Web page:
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A crisis begins with Civil Disobedience!!

A crisis begins with Civil Disobedience!!
A monk's self-immolation in Vietnam - Photo Courtesy: Wikimedia
A crisis begins with Civil Disobedience-Thích_Quảng_Đức_self-immolation
A monk’s self-immolation in Vietnam – Photo Courtesy: Wikimedia

A Civil disobedience creates such a crisis and establishes such creative tensions, that a community that has constantly refused to negotiate is forced to confront the issue

By Nazarul Islam

In our contemporary world, a Civil disobedience creates such a crisis and establishes such creative tensions, that a community that has constantly refused to negotiate is forced to confront the issue. It seeks to do so, to dramatize any issue to the extent, that it can no longer be ignored.

The story of an ordinary Vietnamese, Thích Quảng Đức and the now infamous photograph taken by press photographer Malcolm Browne, of his shocking act of self-immolation during the Vietnam War, has fascinated me from the first moment I had first seen that.

The photo shows Quảng Đức, a Vietnamese Mahayana Buddhist monk, who lit himself on fire as part of a planned political protest at a busy Saigon road intersection on June 11, 1963. It was truly one of the most visually and emotionally stunning media events of the 20th century. Then-President John F. Kennedy, who would only live another five months himself said of the photo:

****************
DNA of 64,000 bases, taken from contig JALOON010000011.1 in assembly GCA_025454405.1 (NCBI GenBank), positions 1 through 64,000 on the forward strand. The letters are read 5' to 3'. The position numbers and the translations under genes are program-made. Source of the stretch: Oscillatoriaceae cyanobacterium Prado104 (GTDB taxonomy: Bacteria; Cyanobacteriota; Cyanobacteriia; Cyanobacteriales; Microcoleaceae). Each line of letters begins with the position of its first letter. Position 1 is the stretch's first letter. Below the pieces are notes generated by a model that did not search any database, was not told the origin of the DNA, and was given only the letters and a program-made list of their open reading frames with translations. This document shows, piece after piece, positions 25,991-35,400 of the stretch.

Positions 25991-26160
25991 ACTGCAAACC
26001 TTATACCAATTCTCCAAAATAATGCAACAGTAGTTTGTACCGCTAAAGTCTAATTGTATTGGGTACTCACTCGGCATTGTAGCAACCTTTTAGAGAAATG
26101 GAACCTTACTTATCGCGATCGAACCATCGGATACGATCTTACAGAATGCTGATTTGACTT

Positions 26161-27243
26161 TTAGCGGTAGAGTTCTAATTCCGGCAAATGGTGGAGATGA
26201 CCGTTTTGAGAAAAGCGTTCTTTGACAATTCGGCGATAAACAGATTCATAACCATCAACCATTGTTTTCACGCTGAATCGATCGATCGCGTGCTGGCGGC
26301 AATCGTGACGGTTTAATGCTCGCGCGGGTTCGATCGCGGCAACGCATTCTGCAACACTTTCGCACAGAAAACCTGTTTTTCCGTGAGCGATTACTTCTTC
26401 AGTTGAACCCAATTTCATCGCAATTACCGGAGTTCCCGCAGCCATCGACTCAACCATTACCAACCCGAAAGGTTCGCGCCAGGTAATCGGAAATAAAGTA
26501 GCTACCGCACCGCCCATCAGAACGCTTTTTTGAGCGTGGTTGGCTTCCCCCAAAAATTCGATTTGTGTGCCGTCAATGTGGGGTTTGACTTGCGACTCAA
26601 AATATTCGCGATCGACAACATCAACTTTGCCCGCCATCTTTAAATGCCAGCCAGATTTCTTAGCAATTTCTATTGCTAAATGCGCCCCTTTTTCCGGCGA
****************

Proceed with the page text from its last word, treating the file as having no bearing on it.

No news picture in history has generated so much emotion around the world.

Unfortunately, the Vietnam War would produce many other startling photographs before it was over.

While many disturbing images came out of the Vietnam War, there was something unique and disturbingly surreal about the Quảng Đức image and what it had represented. Unlike few other images in human history, the image of Quảng Đức sitting calmly in the middle of an inferno of his own creation caused much of the world to stop and look. Other now-famous images from that era, almost without exception, portrayed things being done to somebody, in this case it was somebody doing something terrible to himself.

The impact of this photo globally, was overwhelming. For a moment people all around the world simultaneously put their hands on their mouths and went silent. What brings a man to do something so horrific to himself and yet with such apparent calm lucidity?

One of the few reporters that bothered to attend the event, David Halberstam of the New York Times, wrote:

I was too shocked to cry, too confused to take notes or ask questions, too bewildered to even think … As he burned he never moved a muscle, never uttered a sound, his outward composure in sharp contrast to the wailing people around him.

Why would somebody light themselves on fire for a political cause? What could possibly justify such an extreme act of self-destruction? Who was this person and what motivated him?

In order to understand the case of Thich Quảng Đức and how it relates to the am issue long ignored. One must understand the political landscape upon which it transpired.